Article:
Nine Temples in Ayutthaya : Exotic Pilgrimage in the Historical City
The old city of Ayutthaya is packed with Buddhist temples. Some are prestige as they were since centuries ago while some become ruins with elegant structural designs. As paying homage to nine temples is considered a good fortune for those who make a visit to Ayutthaya, listed below are selected temples rich with cultural value to make your day special
One of the city’s landmarks, Wat Yai Chai Mongkol on the east of Ayutthaya is outstanding with a huge bell-shaped pagoda on an elevated square base surrounded by four smaller pagodas at the corners and a gigantic reclining Buddha statue at the entrance. The temple was built in 1357 for monks ordained and trained at the Monastery of Phra Wanaratanathen in Sri Lanka.
Situated by the river on southeastern corner of the city, Wat Pananchoeng is always packed with pilgrim who pay homage to “Luang Por To” the gigantic principal Buddha image is Subduing Mara Attitude which is 62 feet high. The image is considered as one of the largest, oldest, beautiful and revered Buddha images in Thailand.
Being part of the Royal Palace complex, the very large monastery of Wat Phra Si Sanphet comprises dozens of structures built for royal usage only, including three large elegant bell-shaped pagodas standing on an elevated platform. The pagodas house ashes of Ayutthaya kings. The temple once houses the gilded Buddha statue of Si Sanphet which stood 16 meters high.
Situated right in the heart of the Historical Park, adjacent to Wat Phra Si Sanphet, Viharn Pra Mongkolborpit houses a gigantic Buddha image. The gilded bronze Buddha image at the attitude of Subduing Mara is 40 feet high. The viharn and the image were badly destroyed by fire during the fall of Ayutthaya in April 1767. The restoration is done in 1950s.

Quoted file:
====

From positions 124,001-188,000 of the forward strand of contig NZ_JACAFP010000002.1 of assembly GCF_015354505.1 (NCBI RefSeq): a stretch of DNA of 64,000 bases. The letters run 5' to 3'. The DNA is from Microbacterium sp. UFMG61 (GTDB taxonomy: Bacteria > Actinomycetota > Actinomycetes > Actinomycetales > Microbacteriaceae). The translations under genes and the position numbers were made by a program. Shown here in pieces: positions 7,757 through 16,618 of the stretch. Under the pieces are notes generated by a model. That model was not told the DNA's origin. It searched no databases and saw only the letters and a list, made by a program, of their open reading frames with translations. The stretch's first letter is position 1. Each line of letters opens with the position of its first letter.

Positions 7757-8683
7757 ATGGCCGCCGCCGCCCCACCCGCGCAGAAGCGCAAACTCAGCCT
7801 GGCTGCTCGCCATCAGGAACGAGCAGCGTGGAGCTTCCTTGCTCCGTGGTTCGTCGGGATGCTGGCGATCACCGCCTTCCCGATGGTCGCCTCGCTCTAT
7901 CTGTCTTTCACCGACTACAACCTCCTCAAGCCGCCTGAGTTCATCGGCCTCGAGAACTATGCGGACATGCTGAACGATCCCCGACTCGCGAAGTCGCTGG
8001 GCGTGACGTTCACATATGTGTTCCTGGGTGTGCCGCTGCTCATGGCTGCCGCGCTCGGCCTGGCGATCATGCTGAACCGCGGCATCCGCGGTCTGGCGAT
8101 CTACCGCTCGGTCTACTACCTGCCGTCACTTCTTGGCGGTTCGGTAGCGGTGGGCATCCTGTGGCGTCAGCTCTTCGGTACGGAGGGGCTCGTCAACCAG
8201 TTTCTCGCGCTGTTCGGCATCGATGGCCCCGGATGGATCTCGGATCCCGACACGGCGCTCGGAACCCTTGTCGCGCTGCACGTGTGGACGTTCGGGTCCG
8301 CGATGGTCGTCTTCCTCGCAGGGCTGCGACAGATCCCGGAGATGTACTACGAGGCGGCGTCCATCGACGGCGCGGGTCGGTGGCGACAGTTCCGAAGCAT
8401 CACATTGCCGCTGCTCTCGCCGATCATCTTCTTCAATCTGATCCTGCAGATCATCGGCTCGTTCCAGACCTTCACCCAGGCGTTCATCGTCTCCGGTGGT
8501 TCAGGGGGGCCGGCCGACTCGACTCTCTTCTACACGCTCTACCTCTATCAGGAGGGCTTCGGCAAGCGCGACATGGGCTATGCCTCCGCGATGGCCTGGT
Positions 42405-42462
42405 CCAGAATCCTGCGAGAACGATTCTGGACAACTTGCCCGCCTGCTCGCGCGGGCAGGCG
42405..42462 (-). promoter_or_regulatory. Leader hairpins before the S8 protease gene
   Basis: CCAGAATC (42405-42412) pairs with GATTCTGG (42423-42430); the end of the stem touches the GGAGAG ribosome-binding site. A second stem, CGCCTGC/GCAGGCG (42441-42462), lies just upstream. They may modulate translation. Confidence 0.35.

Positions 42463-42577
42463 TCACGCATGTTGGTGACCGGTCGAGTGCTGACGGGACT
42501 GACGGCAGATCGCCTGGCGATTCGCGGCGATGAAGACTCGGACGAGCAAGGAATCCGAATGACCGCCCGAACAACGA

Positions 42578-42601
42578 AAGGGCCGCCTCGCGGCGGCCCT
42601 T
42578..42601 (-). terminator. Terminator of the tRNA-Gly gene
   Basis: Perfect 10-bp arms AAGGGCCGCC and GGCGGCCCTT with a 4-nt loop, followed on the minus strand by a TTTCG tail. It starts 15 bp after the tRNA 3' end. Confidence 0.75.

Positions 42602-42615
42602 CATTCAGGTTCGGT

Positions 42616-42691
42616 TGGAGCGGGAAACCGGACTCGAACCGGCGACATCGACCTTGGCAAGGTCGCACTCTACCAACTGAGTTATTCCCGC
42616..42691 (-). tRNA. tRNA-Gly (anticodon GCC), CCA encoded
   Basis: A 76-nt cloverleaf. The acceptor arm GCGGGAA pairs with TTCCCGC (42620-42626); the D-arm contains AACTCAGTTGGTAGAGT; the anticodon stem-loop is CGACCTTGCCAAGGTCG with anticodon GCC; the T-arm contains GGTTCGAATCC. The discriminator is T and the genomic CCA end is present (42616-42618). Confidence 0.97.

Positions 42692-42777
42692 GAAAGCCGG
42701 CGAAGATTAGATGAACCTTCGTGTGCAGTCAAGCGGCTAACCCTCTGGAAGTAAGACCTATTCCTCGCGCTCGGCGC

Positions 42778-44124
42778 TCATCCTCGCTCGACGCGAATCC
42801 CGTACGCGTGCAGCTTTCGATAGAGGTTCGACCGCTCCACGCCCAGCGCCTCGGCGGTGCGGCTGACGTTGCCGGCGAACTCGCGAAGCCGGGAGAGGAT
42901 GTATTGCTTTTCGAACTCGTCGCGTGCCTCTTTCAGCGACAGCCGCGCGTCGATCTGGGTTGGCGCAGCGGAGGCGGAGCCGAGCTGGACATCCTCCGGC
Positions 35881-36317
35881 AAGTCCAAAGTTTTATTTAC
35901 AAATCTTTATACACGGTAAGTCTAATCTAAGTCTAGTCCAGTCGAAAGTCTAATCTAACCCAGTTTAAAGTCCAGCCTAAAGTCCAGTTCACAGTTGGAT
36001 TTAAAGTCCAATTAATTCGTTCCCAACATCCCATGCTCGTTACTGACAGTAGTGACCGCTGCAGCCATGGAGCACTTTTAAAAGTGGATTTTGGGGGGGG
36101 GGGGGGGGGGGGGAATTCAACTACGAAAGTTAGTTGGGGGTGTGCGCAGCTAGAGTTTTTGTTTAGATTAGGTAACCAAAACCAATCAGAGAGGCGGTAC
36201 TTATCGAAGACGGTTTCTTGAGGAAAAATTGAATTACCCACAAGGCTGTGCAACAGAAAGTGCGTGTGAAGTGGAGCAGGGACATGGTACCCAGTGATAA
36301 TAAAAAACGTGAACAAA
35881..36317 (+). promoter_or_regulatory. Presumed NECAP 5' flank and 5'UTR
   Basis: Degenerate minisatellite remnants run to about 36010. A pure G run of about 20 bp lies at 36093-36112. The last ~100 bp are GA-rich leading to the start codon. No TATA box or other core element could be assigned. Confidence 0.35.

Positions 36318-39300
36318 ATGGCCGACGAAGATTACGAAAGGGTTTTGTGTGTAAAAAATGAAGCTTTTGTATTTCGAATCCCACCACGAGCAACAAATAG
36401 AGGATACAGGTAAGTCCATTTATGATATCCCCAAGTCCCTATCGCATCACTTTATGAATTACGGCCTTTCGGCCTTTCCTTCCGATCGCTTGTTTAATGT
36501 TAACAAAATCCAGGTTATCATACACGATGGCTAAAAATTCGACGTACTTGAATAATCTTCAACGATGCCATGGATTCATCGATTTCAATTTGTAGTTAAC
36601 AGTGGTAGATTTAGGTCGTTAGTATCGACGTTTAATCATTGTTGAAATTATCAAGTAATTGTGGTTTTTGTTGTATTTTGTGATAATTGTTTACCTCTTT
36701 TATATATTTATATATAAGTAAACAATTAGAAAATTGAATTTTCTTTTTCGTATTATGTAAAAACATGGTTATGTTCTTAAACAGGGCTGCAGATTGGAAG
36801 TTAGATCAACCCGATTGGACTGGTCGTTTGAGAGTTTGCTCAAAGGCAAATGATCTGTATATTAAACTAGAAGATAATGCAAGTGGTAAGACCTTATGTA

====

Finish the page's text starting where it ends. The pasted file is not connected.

Wat Ratburana is outstanding with the 15th Century Khmer Style Stupa symbolizing Mount Meru, the center of the universe in Buddhist and Hindu cosmology. Some of the fine stucco ornamentation is still visible as well as sculpture of mythical creatures namely Garudas and Nagas.
Wat Na Phra Meru is one of the most beautiful temples in the city as it could wonderfully survive the war. Tourists love to pay homage to the principal Buddha image, which is decorated like an ancient king, as well as the mural from the old days.
Wat Mahathat once enshrined Buddha relics and was the seat of the Supreme Patriarch of Buddhism. It once served as the venue of important royal ceremonies such as Royal Kathin. Most tourists come here for the head of Buddha sculpture that is encircled by the tree’s roots.
Built in 1353, Wat Phutthai Sawan is among the oldest temple in the city. It has a main Khmer-style prang stands in the mid of square cloister which houses hundreds of Buddha images. The prang represents the cosmic Mount Meru.
One of Ayutthaya’s most impressive temples, the Khmer style Wat Chaiwatthanaram is located opposite the South West corner of the historical island on the other side of the Chao Phraya River. A boat ride to the temple offer very nice views of this large, well preserved monastery.
How to get there How to get there: Ayutthaya is 60 miles north of Bangkok via highway 9.